- Historians tend to be almost entirely respectful of one another’s work but sometimes bad history needs to be called out, particularly when it reinforces myths and misconceptions about the war. Rhea does not pull his punches when discussing the flag of truce. From southern newspapers through the modern day, people still pin the entirety of the blame on Grant. Rhea specifically calls out Shelby Foote, the “novelist” who further promoted this inaccurate portrayal of Grant in his seminal The Civil War—A Narrative (Random House, 1958-1974).
- Rhea does criticize Grant where necessary. The Union general’s seemingly disinterested management of the movements on June 15th is absolutely worthy of as scathing criticism as can be leveled. After brilliantly planning and managing the transfer to the James River, Grant does not see the project through to the end.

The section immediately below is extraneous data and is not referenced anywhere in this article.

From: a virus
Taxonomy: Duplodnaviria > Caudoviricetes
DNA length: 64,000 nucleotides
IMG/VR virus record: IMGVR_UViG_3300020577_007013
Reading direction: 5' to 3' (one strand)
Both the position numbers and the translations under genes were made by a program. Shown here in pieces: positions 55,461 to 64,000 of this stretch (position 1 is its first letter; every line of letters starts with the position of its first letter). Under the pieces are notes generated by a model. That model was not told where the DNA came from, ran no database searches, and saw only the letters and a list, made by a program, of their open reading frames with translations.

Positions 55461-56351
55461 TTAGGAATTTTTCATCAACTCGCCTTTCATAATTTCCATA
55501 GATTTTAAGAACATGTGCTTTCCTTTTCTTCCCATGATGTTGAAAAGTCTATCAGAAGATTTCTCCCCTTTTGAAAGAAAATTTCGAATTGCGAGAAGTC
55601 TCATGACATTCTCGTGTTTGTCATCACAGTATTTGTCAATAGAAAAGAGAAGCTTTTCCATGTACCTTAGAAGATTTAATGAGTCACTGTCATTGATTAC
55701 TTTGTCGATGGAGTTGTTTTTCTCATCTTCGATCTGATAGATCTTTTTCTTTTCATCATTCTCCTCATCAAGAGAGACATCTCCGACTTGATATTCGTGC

- The previous four books in the series promised that rather than reviewing each phase at the end of its respective volume, the last volume would contain the author’s final judgment of the leadership and combat of the entire campaign as a whole. Rhea does conclude On to Petersburg with a sixteen page epilogue reviewing the Overland campaign. Having followed the author onward from the Wilderness since 1994, readers will undoubtedly be left wanting more analysis here at the end. One small chapter only provides space enough for just a couple pages apiece for each battle and major leader.